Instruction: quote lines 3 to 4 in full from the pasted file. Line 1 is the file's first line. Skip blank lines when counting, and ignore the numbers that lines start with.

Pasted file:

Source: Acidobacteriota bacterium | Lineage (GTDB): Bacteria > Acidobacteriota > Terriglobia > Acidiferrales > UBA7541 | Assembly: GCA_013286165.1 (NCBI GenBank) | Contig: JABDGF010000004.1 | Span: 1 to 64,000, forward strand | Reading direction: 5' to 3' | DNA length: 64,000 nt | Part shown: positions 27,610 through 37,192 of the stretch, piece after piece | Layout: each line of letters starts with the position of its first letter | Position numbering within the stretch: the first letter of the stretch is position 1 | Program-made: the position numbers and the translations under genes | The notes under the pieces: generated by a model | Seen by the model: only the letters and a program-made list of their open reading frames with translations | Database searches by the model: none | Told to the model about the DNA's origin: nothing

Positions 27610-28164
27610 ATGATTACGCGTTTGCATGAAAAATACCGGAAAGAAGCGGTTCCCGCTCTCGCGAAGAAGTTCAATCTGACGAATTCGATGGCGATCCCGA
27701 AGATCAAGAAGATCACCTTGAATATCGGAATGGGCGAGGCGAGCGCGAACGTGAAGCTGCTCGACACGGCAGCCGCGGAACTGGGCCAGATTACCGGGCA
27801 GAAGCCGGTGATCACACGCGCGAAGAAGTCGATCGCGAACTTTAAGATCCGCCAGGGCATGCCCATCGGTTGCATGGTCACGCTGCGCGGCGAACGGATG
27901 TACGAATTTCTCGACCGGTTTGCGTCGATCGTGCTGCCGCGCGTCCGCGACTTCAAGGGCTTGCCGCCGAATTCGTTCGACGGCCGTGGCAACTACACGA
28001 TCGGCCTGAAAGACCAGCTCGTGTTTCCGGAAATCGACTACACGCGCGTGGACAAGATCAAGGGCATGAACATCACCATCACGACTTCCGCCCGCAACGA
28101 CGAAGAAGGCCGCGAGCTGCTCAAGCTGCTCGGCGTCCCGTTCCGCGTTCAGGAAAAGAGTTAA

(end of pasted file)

27610 ATGATTACGCGTTTGCATGAAAAATACCGGAAAGAAGCGGTTCCCGCTCTCGCGAAGAAGTTCAATCTGACGAATTCGATGGCGATCCCGA
27701 AGATCAAGAAGATCACCTTGAATATCGGAATGGGCGAGGCGAGCGCGAACGTGAAGCTGCTCGACACGGCAGCCGCGGAACTGGGCCAGATTACCGGGCA